"We will review the experience of the new systems and the Jenkins report to assess whether changes might be made to the electoral system for the House of Commons.

"A referendum remains the right way to agree any change for Westminster."

Officials said that the review will be carried out after the summer of 2003 when the next elections in Scotland and Wales are due to be held.

Jenkins report shelved

The Jenkins report was a result of a commission into the issue of electoral reform chaired by Liberal Democrat peer Lord Jenkins of Hillhead.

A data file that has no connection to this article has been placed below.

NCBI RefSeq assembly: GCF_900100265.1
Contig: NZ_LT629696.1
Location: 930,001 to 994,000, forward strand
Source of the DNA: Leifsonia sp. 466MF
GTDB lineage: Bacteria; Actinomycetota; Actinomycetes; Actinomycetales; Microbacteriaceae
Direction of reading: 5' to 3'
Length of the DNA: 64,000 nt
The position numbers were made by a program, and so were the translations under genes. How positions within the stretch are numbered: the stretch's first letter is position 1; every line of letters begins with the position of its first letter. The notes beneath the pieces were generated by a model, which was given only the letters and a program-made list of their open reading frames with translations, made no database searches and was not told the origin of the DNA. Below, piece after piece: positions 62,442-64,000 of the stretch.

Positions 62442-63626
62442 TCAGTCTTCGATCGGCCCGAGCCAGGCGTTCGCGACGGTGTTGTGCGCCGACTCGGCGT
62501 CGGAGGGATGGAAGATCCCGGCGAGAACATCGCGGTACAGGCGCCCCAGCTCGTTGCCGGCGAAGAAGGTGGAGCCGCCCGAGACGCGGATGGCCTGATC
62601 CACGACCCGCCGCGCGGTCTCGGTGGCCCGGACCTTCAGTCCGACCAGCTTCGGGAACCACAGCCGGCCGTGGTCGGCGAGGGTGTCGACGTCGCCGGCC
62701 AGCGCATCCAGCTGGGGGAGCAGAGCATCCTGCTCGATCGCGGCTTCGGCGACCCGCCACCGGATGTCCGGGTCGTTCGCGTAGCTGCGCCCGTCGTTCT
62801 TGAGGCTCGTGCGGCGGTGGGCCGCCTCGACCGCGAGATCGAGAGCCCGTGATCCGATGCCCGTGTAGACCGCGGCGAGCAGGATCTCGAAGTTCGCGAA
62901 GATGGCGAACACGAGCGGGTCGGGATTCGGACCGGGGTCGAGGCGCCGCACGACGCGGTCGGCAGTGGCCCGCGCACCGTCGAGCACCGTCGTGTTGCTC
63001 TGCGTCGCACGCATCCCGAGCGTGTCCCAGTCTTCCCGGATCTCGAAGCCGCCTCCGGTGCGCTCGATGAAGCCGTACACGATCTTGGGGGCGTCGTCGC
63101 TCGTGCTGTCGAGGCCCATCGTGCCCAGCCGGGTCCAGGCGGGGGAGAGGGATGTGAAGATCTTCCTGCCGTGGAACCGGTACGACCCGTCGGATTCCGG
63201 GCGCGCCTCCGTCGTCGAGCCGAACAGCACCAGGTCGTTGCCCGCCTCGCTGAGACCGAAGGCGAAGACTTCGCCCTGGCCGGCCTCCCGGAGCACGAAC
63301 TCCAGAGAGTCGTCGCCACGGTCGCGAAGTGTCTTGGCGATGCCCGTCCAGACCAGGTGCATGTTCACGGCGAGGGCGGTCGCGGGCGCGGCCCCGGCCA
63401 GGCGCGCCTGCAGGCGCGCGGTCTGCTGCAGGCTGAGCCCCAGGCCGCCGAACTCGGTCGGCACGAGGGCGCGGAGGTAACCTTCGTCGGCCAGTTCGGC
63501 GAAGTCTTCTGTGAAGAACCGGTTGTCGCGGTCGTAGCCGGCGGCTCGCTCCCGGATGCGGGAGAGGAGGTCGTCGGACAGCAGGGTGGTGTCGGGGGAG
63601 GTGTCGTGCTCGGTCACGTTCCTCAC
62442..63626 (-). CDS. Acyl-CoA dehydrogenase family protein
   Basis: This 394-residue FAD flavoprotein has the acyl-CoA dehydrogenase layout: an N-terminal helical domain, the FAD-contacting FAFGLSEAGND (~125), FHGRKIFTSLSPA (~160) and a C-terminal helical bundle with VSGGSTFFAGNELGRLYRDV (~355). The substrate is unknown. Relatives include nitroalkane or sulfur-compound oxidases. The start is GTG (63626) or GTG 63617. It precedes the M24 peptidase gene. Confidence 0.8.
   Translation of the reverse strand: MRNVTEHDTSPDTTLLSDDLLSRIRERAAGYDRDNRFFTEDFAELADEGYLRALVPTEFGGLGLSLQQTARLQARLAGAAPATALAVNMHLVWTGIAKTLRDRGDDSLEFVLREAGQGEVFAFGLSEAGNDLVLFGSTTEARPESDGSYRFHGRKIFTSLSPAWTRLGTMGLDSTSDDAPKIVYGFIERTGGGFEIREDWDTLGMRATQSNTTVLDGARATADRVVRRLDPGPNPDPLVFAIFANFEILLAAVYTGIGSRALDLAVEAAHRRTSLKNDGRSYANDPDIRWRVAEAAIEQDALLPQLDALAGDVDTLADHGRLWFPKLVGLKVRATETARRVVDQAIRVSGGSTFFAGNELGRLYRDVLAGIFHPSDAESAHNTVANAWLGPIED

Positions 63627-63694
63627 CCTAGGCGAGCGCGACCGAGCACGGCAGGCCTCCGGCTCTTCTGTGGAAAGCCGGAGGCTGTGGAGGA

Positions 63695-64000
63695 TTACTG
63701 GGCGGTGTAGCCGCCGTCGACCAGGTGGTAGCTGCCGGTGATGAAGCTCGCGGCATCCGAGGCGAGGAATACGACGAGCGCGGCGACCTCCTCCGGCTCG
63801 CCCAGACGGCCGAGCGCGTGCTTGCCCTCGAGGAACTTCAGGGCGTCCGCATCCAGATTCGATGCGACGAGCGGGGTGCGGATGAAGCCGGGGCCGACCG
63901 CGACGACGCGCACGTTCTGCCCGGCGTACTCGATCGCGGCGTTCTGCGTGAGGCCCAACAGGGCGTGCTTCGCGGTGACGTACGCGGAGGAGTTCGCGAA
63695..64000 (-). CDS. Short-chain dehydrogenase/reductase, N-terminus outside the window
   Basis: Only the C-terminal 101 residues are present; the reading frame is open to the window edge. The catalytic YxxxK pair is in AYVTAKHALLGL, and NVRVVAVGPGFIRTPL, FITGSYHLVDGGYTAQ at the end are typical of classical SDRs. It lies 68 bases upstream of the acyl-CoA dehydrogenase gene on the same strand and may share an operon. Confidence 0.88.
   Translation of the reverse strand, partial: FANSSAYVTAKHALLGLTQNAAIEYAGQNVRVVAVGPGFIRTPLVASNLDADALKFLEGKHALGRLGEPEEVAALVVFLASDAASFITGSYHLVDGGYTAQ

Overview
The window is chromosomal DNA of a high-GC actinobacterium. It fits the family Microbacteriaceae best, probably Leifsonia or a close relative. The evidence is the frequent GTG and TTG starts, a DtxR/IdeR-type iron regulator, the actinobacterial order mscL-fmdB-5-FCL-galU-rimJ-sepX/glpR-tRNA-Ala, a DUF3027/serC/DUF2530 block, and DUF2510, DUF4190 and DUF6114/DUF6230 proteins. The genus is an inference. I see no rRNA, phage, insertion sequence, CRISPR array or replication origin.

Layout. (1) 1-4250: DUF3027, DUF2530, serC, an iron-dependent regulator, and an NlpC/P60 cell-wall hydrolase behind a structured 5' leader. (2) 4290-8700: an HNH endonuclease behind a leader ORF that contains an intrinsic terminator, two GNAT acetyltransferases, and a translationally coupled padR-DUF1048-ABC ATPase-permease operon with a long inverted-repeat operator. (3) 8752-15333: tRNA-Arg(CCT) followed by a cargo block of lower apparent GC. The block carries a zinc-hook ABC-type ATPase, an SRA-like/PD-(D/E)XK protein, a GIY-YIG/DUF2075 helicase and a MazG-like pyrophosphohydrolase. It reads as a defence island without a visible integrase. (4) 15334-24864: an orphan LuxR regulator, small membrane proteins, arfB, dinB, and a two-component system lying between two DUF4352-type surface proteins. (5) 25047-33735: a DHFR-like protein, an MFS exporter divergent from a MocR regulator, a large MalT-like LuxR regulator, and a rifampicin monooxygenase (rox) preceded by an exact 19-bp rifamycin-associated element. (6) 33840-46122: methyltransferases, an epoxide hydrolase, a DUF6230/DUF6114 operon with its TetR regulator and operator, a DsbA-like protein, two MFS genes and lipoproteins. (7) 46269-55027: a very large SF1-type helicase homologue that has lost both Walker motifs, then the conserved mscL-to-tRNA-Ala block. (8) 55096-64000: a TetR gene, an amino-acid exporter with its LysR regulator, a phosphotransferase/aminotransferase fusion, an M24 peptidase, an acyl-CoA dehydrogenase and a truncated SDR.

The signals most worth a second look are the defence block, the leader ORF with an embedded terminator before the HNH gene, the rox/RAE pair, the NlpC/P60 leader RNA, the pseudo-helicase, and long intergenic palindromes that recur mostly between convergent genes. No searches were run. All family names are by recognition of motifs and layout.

That wording by Blair in the manifesto looks like weasel words

Donnaichadh McCarthy, Lib Dem national executive
It was set up by the Labour government after the 1997 election but its recommendation to introduce a new proportional system for Westminster was never acted on.

Labour had promised to have a referendum on the issue in its last manifesto and the matter has been seen by Lib Dems and Labour pro-reformers as unfinished business.

Pressed on why the last manifesto pledged to hold a referendum without mentioning any review, Lord Falconer said: "In the 1997 manifesto we said we'd set up the Jenkins Commission ,which we did ... the Jenkins Commission couldn't be implemented before any election."

He said the "obvious right" course was to launch a formal review but he denied it was just a sop to the Liberal Democrats.

"No, we're not stringing them along - that's an incredibly cynical view."

'Weasel words'